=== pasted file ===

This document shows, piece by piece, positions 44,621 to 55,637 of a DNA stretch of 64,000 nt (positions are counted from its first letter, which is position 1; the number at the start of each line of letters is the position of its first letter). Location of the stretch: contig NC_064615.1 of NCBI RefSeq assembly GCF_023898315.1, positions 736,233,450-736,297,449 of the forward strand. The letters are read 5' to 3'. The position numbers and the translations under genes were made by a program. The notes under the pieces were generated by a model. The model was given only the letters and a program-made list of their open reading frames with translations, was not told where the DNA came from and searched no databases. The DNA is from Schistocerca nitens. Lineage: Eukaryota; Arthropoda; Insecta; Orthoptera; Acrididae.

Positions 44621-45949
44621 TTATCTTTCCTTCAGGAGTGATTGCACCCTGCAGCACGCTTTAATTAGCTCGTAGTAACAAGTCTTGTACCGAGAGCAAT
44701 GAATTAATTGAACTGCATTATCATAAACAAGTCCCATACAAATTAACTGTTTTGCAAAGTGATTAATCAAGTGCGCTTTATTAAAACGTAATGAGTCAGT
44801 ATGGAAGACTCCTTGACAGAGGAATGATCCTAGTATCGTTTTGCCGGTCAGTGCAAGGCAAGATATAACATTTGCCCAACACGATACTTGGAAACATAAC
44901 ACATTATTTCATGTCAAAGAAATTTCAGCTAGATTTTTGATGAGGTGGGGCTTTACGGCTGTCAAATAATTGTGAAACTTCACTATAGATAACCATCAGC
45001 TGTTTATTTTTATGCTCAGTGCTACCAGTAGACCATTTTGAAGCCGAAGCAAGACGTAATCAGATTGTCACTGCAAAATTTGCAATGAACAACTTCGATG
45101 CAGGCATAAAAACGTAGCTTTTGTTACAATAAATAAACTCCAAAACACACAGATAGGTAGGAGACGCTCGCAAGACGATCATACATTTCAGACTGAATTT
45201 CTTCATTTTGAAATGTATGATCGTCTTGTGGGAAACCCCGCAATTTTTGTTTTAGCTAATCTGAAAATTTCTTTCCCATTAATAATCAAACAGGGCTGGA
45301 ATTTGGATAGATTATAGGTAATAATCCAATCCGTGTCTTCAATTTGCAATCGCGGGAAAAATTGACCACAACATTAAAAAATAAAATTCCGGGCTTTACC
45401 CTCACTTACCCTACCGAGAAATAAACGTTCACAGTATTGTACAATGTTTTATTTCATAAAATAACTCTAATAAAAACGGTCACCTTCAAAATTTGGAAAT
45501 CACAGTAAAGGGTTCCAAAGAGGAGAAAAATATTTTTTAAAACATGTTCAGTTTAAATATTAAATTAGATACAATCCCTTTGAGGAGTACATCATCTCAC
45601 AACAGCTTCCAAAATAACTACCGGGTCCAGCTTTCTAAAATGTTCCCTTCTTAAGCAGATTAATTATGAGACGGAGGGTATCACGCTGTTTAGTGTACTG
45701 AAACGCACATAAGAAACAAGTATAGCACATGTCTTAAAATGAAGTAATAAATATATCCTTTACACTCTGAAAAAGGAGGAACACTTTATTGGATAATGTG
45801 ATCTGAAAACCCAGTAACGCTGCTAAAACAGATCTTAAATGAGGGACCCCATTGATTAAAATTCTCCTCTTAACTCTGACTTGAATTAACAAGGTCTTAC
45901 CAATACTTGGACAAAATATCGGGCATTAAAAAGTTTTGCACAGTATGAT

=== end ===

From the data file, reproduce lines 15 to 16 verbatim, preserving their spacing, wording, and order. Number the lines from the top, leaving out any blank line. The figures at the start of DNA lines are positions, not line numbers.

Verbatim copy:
45801 ATCTGAAAACCCAGTAACGCTGCTAAAACAGATCTTAAATGAGGGACCCCATTGATTAAAATTCTCCTCTTAACTCTGACTTGAATTAACAAGGTCTTAC
45901 CAATACTTGGACAAAATATCGGGCATTAAAAAGTTTTGCACAGTATGAT